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Using river sediments to analyze the driving force difference for non-point source pollution dynamics between two scales of watersheds
Umeå University, Faculty of Science and Technology, Department of Chemistry.
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2018 (English)In: Water Research, ISSN 0043-1354, E-ISSN 1879-2448, Vol. 139, p. 311-320Article in journal (Refereed) Published
Abstract [en]

The formation and transportation processes of non-point source (NPS) pollution varied among the studied watersheds in the Northeastern China, so we hypothesized that the driving force behind NPS pollution followed the spatial scale effect. With a watershed outlet sedimentary flux analysis and a distributed NPS pollution loading model, we investigated the temporal dynamics of NPS and the differences in driving forces. Sediment core samples were collected from two adjacent watersheds, the smaller Abujiao watershed and the larger Naoli watershed. The natural climatic conditions, long-term variations in the distribution of land use, soil properties and tillage practices were the same in the two watersheds. The vertical distributions of total nitrogen, total phosphorus, Zn and As at 1-cm intervals in the section showed clear differences between the watersheds. There were higher concentrations of total nitrogen and total phosphorus in the larger watershed, but the heavy metals were more concentrated in the smaller watershed. Lead-210 (Pb-210) analyses and the constant rate of supply model provided a dated sedimentary flux, which was correlated with the corresponding yearly loading of NPS total nitrogen and total phosphorus in the two watersheds. The total phosphorus showed a stable relationship in both watersheds with an R-2 value that ranged from 0.503 to 0.682. A rose figure comparison also demonstrated that the pollutant flux in the sediment was very different in the two watersheds, which had similar territorial conditions and different hydrological patterns. Redundancy analysis further indicated that expanding paddy areas had a large impact on the sedimentary flux of nitrogen and phosphorus in the smaller watershed, but precipitation had a direct impact on NPS loading in the larger watershed. We concluded that the spatial scale effect affected the NPS pollution via the transport processes in the waterway, which was mainly influenced by branch length and drainage density.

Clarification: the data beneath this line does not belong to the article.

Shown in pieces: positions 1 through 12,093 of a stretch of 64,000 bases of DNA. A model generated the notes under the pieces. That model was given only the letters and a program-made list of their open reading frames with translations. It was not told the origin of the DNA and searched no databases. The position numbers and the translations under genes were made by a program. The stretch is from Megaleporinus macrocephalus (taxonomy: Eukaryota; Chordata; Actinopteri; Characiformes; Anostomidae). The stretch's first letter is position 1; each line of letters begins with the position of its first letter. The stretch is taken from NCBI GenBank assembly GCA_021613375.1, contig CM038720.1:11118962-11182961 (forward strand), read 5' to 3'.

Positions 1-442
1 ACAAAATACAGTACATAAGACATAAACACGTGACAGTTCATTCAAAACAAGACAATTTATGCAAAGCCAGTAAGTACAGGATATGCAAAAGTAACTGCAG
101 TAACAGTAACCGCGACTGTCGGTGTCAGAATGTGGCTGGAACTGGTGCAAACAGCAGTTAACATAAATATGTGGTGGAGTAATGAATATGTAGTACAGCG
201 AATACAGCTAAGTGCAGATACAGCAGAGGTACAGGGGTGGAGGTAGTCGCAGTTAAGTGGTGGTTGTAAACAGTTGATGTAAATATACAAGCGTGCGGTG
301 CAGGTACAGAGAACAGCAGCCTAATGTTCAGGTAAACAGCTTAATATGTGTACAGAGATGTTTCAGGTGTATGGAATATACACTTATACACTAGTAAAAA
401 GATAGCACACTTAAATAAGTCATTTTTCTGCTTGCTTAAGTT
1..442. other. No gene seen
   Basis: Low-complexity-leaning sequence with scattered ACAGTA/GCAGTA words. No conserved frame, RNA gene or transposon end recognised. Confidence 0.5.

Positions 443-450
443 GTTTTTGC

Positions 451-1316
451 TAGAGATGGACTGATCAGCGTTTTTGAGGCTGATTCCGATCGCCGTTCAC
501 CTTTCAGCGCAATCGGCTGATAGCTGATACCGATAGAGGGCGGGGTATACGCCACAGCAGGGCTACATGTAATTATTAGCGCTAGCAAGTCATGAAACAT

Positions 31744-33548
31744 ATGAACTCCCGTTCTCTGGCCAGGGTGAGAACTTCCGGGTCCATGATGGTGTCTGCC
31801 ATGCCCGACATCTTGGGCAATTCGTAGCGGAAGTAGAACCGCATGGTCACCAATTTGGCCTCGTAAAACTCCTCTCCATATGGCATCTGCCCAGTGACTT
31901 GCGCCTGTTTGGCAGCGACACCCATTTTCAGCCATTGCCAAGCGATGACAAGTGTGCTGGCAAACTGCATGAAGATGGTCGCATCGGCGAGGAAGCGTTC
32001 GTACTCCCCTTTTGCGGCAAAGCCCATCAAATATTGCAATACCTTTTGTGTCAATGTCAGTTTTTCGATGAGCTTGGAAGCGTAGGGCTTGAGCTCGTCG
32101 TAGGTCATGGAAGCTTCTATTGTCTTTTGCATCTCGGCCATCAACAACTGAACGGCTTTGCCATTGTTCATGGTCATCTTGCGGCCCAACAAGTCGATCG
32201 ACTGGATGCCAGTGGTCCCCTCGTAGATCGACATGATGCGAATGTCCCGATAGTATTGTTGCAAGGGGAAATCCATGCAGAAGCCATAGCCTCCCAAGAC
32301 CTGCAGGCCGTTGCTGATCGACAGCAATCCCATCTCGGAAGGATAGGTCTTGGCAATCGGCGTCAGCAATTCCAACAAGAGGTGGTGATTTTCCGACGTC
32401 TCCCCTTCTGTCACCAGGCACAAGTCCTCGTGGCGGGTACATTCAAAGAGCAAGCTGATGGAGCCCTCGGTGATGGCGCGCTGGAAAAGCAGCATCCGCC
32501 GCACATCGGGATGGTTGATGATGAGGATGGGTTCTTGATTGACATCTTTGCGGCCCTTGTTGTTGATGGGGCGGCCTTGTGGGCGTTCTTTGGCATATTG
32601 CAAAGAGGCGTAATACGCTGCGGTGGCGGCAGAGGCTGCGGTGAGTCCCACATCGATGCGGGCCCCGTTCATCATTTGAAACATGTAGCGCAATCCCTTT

Place, publisher, year, edition, pages
Elsevier, 2018. Vol. 139, p. 311-320
Keywords [en]
Sedimentary history, Diffuse pollution, Spatial scale effect, Heavy metal, Modeling, Watershed comparison
National Category
Oceanography, Hydrology and Water Resources
Identifiers
URN: urn:nbn:se:umu:diva-150667DOI: 10.1016/j.watres.2018.04.020ISI: 000434747700031PubMedID: 29660620Scopus ID: 2-s2.0-85047390386OAI: oai:DiVA.org:umu-150667DiVA, id: diva2:1240123
Available from: 2018-08-20 Created: 2018-08-20 Last updated: 2018-08-20Bibliographically approved

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Tysklind, Mats

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